The Nu-FuSE Project

Nuclear Fusion Simulations at Exascale

Nu-FuSE is an international project (funded through the G8 Research Councils Initiative on Multilateral Research Funding) looking to significantly improve computational modelling capabilities to the level required by the new generation of fusion reactors.

The focus is on three specific scientific areas: fusion plasma; the materials from which fusion reactors are built; and the physics of the plasma edge. This will require computing at the “exascale” level across a range of simulation codes, collaborating together to work towards full integrated fusion tokamak modelling.

The largest supercomputers today can perform over a Petaflop of calculations per second on real scientific applications. However Exascale systems are planned for 2016-2018, performing an Exaflop is a million million million calculations per second, a thousand times faster. To exploit these systems effectively for fusion modelling creates significant challenges around scaling, resiliency, result validation and programmability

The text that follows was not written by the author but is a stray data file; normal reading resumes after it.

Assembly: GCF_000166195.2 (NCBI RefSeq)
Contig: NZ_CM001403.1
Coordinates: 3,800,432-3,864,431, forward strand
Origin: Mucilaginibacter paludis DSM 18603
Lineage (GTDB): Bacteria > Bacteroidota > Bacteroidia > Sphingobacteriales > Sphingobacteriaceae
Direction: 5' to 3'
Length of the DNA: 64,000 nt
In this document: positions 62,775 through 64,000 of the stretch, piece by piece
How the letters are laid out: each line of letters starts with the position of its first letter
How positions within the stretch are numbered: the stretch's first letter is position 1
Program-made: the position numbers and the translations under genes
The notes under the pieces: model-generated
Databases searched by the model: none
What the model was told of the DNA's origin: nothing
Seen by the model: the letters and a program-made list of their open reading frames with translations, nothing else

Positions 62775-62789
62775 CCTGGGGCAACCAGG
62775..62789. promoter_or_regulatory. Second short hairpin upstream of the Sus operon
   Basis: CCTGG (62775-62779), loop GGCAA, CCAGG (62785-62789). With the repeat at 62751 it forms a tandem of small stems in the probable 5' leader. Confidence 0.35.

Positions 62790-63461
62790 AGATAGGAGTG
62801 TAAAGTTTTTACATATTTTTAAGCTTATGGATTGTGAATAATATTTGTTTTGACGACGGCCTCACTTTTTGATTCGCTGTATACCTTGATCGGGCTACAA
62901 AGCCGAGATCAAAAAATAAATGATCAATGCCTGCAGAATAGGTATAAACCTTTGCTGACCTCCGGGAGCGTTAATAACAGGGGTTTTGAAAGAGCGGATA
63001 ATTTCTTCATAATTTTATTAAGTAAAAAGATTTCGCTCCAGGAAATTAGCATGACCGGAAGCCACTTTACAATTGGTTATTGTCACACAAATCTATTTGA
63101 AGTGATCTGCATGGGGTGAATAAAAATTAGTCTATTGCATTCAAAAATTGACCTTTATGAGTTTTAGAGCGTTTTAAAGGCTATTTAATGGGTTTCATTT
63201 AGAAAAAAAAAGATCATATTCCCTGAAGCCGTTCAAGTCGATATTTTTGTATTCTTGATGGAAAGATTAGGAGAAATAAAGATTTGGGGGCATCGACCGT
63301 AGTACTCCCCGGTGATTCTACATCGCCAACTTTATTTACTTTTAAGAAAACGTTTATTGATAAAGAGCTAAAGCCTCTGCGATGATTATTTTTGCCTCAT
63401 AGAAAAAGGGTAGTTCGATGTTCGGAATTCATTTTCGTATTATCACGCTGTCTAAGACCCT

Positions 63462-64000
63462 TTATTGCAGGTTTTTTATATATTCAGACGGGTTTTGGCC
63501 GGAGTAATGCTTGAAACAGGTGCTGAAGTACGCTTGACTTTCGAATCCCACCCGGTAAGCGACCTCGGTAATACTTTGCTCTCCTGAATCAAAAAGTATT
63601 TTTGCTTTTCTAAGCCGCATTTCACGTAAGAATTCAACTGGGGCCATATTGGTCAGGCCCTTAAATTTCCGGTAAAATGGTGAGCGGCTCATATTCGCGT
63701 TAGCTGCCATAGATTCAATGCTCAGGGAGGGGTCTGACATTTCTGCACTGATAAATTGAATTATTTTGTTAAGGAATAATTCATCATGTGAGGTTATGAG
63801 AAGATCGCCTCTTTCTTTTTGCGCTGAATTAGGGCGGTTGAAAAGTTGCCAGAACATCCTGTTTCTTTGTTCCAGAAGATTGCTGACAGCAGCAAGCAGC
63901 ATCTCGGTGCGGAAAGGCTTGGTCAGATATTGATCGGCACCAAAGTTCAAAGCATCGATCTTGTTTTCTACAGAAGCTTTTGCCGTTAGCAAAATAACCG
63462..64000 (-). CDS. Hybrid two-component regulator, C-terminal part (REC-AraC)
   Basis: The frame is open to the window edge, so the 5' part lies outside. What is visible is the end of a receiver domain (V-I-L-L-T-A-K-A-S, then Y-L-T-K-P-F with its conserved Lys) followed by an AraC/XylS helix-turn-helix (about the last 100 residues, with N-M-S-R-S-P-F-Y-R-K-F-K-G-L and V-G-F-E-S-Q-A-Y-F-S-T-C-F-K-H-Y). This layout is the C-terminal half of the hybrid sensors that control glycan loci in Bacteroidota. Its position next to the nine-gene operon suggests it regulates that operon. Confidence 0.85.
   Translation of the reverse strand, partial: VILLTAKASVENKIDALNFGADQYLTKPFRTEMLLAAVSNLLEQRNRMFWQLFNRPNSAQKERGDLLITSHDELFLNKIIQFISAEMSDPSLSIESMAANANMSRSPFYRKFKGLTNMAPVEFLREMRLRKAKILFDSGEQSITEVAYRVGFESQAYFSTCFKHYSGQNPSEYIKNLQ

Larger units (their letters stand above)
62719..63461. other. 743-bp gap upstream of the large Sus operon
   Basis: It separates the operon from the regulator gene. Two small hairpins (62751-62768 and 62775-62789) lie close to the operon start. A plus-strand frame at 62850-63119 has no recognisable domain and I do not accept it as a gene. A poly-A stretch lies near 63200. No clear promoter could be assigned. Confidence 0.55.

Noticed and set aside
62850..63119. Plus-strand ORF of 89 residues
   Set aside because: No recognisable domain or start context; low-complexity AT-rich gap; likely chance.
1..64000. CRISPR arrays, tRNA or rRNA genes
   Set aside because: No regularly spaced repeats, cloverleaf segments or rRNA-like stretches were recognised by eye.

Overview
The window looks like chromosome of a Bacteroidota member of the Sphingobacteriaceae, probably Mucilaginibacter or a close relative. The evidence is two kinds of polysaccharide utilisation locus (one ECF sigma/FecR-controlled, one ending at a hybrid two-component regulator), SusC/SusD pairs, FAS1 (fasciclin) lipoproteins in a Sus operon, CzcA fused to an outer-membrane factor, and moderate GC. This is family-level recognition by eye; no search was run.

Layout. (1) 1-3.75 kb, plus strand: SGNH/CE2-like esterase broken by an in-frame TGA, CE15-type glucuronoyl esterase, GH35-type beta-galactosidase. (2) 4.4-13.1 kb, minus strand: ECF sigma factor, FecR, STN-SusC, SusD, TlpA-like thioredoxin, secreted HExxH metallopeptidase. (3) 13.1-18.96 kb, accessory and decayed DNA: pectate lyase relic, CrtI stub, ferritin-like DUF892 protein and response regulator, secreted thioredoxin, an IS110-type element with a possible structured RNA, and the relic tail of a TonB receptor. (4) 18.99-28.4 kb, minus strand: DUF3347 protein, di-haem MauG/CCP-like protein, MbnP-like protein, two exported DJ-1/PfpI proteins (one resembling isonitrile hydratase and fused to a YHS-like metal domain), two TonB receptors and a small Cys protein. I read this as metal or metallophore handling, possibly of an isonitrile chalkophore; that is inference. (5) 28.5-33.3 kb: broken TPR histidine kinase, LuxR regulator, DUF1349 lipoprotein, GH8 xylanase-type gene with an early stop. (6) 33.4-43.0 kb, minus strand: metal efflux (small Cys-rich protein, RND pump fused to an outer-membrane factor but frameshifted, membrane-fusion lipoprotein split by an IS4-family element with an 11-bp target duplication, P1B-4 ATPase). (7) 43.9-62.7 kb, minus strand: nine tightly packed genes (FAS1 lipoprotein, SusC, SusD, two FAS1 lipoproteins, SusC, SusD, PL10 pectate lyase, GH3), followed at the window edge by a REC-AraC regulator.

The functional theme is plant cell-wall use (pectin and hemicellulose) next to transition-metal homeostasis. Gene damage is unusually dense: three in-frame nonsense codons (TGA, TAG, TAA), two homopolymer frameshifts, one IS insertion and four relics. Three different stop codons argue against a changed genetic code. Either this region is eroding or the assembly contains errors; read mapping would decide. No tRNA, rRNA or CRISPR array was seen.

The project will be focusing on meeting these challenges by improving the performance and scaling of community modelling codes to enable simulations orders of magnitude larger than are currently undertaken.

In addition the project is working to educate fusion scientists in parallel and exascale programming challenges, and develop a community of fusion scientists with the requisite skills to model fusion plasmas as a whole, rather than focusing on one part of the plasma as is currently common practice.

Nu-FuSE is an international project sponsored by the G8 group of leading industrial nations. It is led by Professor Graeme Ackland at The University of Edinburgh, and includes research teams in Caderache (France, and also the location of the next generation of Fusion reactors, ITER), Edinburgh (UK), Princeton (USA), Garching and Jülich (Germany), Keldysh Institute of Applied Mathematics (Russia), and Tsukuba (Japan).

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